Today I speak of humbug, of which we have heard a lot during the pandemic, mostly from politicians. And by humbug I mean lofty sentiments used to explain away or avoid blame for inconsistency, unfairness and harshness.
‘We are all Melburnians now’. The Prime Minister has an adman’s flair for high-falutin rhetoric, and was no doubt trying to sound like JFK expressing solidarity with the walled-off people of West Berlin: ‘Ich bin ein Berliner’. So I’m sorry to be picky, Mr PM, but in what sense are we ‘all Melbournians now’? We Tasmanians may sympathise with our cousins across the water, but we don’t have to wear masks and we can visit one another and go to cafes and restaurants and pubs, and the kids can even dance.
‘We are all in the same boat’. Another rallying-cry to keep us compliant with the rules of the lockdown. Nothing wrong with it in principle, but are we all in the same boat? Look at Nicole Kidman and Keith Urban, who were allowed to skip hotel quarantine and self-isolate in their multi-million dollar mansion after flying in with their children from America. I’d say they were in a superyacht. Likewise Danni Minogue, who got a similar dispensation.
Contrast that with the plight of ABC newsreader Guy Stayner, who believed, and with some justification if you read his account of grappling with the poorly-worded online rules, that he would be allowed to drive himself home to Hobart and self-isolate after returning from a permitted visit to his children in Melbourne, but who ended up being driven, along with a full busload of potentially contagious folk, to a Devonport hotel for two weeks quarantine. I’d say he was in a dinghy.
And what about Rodger Powell, the national tourism business executive who got a fast-tracked exemption from quarantine to attend the launch of the Crowne Plaza Hotel? Like the interstate tradies working on big money projects, he was deemed an ‘essential traveller’, on somewhat shaky grounds if you ask me. But even so you have to ask why commercial imperatives are more deserving of consideration than compassionate ones: people who want to visit ageing parents or attend family funerals are being turned down.
‘We are all in this together’. A variant of being in the same boat, and just as questionable. There are boarding school kids stuck in Queensland because their families in NSW can’t afford to pay for two weeks’ hotel quarantine. There are FIFO workers in WA who haven’t seen their families for months for the same reason. Teachers in Victorian border towns with no coronavirus cases haven’t been able to cross into South Australia to take their classes. And yet a huge entourage of AFL players, WAGS, children, officials and Eddie McGuire is welcomed into sunny Queensland with open arms. Oh yes, they have to quarantine, but it’s not in scuzzy hotels like those Victorian ones, and I bet the AFL is picking up the tab.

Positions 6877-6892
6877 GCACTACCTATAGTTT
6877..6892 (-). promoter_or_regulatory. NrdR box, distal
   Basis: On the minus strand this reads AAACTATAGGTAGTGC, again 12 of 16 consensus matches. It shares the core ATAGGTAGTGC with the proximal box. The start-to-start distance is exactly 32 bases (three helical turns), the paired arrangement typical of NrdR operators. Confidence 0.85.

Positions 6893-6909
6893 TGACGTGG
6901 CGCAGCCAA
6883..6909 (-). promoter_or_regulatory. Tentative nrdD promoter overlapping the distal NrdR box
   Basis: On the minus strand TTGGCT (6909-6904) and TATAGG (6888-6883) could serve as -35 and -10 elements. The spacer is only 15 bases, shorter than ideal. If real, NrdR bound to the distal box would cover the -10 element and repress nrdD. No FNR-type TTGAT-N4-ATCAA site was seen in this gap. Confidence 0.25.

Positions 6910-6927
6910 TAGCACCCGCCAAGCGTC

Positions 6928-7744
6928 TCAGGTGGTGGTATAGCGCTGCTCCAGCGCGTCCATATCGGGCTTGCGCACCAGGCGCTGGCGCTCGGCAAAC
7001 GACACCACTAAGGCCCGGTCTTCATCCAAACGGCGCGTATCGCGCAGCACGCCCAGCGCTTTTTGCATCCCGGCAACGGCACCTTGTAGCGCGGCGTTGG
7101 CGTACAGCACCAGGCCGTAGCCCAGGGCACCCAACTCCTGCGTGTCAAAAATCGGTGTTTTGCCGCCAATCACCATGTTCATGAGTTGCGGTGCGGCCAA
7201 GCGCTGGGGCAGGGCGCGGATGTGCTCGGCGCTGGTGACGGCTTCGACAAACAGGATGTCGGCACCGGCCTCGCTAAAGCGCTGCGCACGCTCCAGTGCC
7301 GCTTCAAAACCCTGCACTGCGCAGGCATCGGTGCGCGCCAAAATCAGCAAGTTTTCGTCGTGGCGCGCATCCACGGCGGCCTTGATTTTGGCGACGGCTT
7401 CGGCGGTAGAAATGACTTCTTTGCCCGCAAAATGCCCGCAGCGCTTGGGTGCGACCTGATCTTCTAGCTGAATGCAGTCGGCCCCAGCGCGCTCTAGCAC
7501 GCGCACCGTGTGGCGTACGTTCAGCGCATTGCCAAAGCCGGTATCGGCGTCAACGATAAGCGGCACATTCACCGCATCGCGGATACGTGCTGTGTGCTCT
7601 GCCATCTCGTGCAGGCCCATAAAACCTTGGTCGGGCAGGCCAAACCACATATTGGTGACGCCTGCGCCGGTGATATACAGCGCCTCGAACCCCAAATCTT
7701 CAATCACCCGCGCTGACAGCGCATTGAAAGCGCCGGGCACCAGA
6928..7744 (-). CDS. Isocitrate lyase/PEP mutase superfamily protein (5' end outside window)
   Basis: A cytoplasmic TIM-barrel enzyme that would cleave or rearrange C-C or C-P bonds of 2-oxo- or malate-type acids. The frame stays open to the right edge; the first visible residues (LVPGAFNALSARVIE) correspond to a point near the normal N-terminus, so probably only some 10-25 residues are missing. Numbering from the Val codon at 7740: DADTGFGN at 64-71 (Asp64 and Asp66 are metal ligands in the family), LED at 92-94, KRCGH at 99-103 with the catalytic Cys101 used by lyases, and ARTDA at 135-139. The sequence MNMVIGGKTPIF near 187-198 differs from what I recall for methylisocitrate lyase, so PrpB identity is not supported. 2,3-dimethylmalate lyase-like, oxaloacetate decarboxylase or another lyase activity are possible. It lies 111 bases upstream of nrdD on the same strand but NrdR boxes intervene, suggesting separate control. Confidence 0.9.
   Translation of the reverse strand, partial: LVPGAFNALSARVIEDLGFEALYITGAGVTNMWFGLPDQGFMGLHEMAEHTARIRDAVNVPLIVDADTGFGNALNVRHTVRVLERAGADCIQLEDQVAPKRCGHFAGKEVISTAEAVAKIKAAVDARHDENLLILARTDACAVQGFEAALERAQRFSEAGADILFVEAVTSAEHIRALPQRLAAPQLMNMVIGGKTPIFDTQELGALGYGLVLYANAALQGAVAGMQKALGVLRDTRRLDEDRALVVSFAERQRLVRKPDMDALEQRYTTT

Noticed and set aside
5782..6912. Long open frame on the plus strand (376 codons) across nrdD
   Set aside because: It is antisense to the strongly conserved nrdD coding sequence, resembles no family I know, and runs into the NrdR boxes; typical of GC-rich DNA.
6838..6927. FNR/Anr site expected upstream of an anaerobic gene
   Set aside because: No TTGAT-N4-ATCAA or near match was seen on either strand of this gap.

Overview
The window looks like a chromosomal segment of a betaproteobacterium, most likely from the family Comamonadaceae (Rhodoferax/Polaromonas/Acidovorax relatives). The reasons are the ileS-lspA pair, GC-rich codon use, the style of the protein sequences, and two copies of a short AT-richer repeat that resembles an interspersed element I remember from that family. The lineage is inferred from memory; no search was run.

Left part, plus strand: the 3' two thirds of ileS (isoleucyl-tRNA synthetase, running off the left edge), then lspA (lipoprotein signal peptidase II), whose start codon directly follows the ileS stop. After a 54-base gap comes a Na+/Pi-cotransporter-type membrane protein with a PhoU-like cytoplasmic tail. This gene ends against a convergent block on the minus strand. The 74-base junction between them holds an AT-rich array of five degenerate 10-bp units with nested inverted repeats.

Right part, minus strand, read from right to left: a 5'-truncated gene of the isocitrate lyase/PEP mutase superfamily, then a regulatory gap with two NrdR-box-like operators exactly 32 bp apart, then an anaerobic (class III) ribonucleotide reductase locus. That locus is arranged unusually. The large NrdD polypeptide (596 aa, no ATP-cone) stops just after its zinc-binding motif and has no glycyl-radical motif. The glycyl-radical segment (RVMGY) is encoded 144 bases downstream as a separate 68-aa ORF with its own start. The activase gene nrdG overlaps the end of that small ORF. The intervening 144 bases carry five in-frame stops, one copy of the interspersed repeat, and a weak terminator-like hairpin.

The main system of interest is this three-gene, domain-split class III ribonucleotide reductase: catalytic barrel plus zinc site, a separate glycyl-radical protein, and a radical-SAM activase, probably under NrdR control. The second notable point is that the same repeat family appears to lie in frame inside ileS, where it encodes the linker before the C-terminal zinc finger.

It seems, to paraphrase George Orwell, that when it comes to all being in it together, some are more in it than others.
Another one that infuriates me is ‘I understand that people are unhappy about the inconvenience BUT..’ I doubt if such glib ‘understanding’ would be enough to console, say, the woman who wasn’t allowed to drive just over the border into Queensland for urgent surgery and whose unborn child may have died in her womb because she had to fly to Sydney instead.
That was a tragic case. Some are almost funny in a bumbling bureaucrat sort of way. The Victorian farmer who was told that in order to feed sheep on his property just over the border in NSW he would have to first drive his 43 tons of hay to Melbourne and then fly it to Sydney and stash it somewhere for 14 days while he sat out hotel quarantine at his own expense before driving it to his farm hundreds of kilometres away. He did actually manage a chuckle about that one.
Then there’s the ever-popular ‘I make no apology for…’ It’s a good way for state Premiers to avoid answering tough questions by claiming the high moral ground. Say you’re trying to justify not letting people play golf, or fish on the Victorian side of the Murray River. You just define such draconian silliness as ‘ensuring the safety of Victorians/Queenslanders/South Australians’ or whatever, and make no apology for it. Premier Gutwein used to drive me crazy by trotting it out at every press conference, but thankfully for us he has less to not apologise for as time goes by.
The big state bureaucracies were acting with necessary haste to protect public health on a vast scale, and there were always going to be anomalies which can’t be tweaked in a hurry, but when blatant unfairness and irrationality do pop up, sometimes an apology is just what is called for, or an explanation, and a promise to do better next time.
This was published in The New Norfolk News on 4/9/20